For example, women and girls experience conflict differently to men due to their gender. Civilians – especially women, children, the disabled and elderly– are the primary casualties of war: 80% of casualties by small arms are women and children. Armed conflict worsens gender-based inequalities. Women and girls are especially vulnerable during conflict: they tend to be poorer, have less education and employment opportunities, and are less mobile due to their traditional and reproductive roles in society. As a consequence, women and children account for the majority of the world’s displaced.

Women and girls can also be targeted directly during conflict because of their gender. During conflict, women and girls are affected more often by physical and sexual violence. Sexual violence during conflict has now been recognised as a weapon of war. For example, following the extensive use of rape of women in the former Yugoslavia and Rwanda in the 1990s, rape and sexual slavery in conflict are now recognised as crimes against humanity. In Resolution 1820 (2008) on Women Peace and Security, the UN Security Council noted that:

Women and girls are particularly targeted by the use of sexual violence, including as a tactic of war to humiliate, dominate, instil fear in, disperse and/or forcibly relocate civilian members of a community or ethnic group.

Current examples: Nigeria

In Nigeria, seven years of conflict with terrorist group Boko Haram has caused gender-specific suffering and has changed the lives of entire communities as a result. The group’s tactics include kidnapping women and girls from their homes for diverse reasons, including marriage, reproductive capacity, suicide attacks, camp maintenance, and as bargaining chips with the Nigerian government. Men who have been fighting the insurgency have been disproportionately killed, leaving women as the majority of the 1.8 million internally displaced persons (IDPs) in the North East of the country. Women who have been associated with Boko Haram face stigma when trying to reintegrate into society, leaving them and their children at risk of further marginalisation.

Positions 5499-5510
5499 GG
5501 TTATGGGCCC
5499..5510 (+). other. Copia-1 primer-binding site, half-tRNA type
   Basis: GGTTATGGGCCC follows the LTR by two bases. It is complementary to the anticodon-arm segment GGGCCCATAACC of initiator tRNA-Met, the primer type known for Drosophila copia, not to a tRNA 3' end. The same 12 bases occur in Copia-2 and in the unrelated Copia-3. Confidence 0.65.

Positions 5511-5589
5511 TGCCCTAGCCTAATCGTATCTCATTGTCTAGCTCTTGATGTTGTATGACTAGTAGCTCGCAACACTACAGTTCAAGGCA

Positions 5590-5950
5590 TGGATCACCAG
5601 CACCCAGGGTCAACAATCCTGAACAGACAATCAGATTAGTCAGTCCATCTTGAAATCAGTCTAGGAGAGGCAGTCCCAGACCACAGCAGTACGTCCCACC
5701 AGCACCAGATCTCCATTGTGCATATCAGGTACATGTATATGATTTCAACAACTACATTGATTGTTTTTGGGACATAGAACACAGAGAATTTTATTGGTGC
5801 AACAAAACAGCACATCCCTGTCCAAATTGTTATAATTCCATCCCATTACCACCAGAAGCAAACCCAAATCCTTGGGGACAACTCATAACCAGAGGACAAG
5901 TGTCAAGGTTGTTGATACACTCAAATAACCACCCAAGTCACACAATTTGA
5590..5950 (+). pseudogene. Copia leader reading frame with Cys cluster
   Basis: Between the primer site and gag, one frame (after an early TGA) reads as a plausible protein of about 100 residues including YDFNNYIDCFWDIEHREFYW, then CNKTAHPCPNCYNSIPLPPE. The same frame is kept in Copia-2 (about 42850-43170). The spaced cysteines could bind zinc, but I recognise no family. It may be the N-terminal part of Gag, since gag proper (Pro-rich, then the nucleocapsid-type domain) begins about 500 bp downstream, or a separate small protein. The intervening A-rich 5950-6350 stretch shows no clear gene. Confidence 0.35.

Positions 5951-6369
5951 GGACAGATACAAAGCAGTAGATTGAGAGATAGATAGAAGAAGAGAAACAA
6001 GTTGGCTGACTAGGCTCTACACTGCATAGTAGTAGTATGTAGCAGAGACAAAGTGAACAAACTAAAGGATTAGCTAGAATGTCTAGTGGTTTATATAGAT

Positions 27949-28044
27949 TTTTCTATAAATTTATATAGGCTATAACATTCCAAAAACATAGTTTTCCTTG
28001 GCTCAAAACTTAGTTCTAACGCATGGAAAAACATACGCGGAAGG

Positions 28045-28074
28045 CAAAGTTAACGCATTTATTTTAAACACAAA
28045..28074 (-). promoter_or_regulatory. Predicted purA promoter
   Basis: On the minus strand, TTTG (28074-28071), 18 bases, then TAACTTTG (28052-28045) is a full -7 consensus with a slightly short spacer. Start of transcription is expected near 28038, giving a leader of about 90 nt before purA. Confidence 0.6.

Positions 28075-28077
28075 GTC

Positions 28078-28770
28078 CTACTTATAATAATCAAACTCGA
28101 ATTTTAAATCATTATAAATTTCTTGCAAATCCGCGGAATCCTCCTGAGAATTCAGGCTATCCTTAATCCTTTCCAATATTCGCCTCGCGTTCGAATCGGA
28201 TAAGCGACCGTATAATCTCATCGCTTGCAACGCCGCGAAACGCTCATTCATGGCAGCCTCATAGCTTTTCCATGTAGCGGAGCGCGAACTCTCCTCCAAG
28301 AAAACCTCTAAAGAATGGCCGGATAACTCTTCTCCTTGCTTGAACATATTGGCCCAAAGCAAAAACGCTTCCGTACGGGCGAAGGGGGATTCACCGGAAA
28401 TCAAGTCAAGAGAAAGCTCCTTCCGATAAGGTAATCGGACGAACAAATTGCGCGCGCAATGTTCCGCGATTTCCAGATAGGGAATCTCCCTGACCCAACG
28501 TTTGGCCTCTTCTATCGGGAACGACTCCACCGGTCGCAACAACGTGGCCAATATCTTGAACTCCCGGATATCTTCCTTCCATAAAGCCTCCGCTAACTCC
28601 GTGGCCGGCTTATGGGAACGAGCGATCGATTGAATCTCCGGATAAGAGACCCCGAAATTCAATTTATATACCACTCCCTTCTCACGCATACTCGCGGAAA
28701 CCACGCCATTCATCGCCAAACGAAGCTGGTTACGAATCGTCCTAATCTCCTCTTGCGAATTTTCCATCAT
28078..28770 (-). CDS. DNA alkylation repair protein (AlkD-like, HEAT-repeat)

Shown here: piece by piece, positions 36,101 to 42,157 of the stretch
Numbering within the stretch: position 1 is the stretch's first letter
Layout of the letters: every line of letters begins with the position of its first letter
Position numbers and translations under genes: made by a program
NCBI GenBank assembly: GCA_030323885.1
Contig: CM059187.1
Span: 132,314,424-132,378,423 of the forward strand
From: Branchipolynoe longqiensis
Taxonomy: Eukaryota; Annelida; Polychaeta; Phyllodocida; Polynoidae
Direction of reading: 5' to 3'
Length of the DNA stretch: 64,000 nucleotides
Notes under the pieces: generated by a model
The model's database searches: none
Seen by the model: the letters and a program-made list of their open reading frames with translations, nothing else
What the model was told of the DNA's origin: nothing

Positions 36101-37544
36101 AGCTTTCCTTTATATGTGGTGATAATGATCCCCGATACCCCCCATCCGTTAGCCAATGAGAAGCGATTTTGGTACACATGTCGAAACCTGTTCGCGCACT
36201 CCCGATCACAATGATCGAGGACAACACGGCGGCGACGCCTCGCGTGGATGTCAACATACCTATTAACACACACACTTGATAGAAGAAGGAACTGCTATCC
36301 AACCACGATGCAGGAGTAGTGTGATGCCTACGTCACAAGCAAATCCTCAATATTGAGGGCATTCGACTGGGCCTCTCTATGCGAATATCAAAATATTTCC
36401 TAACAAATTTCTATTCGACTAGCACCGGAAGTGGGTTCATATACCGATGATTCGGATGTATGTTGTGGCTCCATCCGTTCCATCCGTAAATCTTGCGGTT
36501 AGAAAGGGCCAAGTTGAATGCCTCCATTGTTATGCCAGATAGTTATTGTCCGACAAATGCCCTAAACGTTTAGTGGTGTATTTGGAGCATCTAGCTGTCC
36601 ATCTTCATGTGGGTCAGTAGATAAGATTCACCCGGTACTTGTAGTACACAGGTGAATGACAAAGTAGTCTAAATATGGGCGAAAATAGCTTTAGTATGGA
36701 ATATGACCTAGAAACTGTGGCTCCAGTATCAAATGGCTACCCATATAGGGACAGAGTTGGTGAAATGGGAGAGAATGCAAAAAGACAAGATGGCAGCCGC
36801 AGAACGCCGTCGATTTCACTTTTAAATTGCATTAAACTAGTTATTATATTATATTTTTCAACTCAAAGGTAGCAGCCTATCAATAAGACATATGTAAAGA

Below, we briefly look at the testimonies of two women we rescued from unseaworthy boats during our 2016 Central Mediterranean Mission.

2) Gender and FM

Jane: “It was no longer safe for my children and me. Boko Haram spreads terror. On the way we have faced many problems. We were beaten by sticks, and kicked. I have my three children with me. It was so difficult to go on such a dangerous journey.”

3) Gender and FM

Faith: “I’m 20 years old and lived in Nigeria. The situation is disastrous. Boko Haram came and took my father. They terrorized us every day. My biggest dream is to find somewhere safe and live a life without fear.”

You can read about some of our female beneficiaries’ experiences of trafficking here, and make sure to catch our special Gender and Forced Migration Podcast. Our podcast on Conscription also explores how gender roles have affected young Syrian men and their experiences of conscription in the ongoing civil war.

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This project has been funded with support from the European Commission. This publication reflects the views only of the author, and the Commission cannot be held responsible for any use which may be made of the information contained.